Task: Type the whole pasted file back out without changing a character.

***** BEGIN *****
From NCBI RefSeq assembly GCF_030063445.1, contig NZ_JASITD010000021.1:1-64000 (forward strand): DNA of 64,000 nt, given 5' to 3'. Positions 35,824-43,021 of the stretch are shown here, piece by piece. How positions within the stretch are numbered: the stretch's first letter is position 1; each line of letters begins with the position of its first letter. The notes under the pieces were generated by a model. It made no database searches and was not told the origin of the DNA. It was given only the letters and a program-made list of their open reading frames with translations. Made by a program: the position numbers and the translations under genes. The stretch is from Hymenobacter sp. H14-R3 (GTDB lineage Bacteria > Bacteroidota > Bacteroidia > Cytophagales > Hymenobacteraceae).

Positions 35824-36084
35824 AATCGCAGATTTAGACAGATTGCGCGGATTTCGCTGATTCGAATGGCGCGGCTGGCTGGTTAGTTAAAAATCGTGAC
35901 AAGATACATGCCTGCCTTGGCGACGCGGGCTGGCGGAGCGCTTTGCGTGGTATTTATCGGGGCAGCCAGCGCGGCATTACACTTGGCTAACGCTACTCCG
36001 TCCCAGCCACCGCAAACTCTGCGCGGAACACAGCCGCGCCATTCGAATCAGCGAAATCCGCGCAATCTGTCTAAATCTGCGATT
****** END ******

From NCBI RefSeq assembly GCF_030063445.1, contig NZ_JASITD010000021.1:1-64000 (forward strand): DNA of 64,000 nt, given 5' to 3'. Positions 35,824-43,021 of the stretch are shown here, piece by piece. How positions within the stretch are numbered: the stretch's first letter is position 1; each line of letters begins with the position of its first letter. The notes under the pieces were generated by a model. It made no database searches and was not told the origin of the DNA. It was given only the letters and a program-made list of their open reading frames with translations. Made by a program: the position numbers and the translations under genes. The stretch is from Hymenobacter sp. H14-R3 (GTDB lineage Bacteria > Bacteroidota > Bacteroidia > Cytophagales > Hymenobacteraceae).

Positions 35824-36084
35824 AATCGCAGATTTAGACAGATTGCGCGGATTTCGCTGATTCGAATGGCGCGGCTGGCTGGTTAGTTAAAAATCGTGAC
35901 AAGATACATGCCTGCCTTGGCGACGCGGGCTGGCGGAGCGCTTTGCGTGGTATTTATCGGGGCAGCCAGCGCGGCATTACACTTGGCTAACGCTACTCCG
36001 TCCCAGCCACCGCAAACTCTGCGCGGAACACAGCCGCGCCATTCGAATCAGCGAAATCCGCGCAATCTGTCTAAATCTGCGATT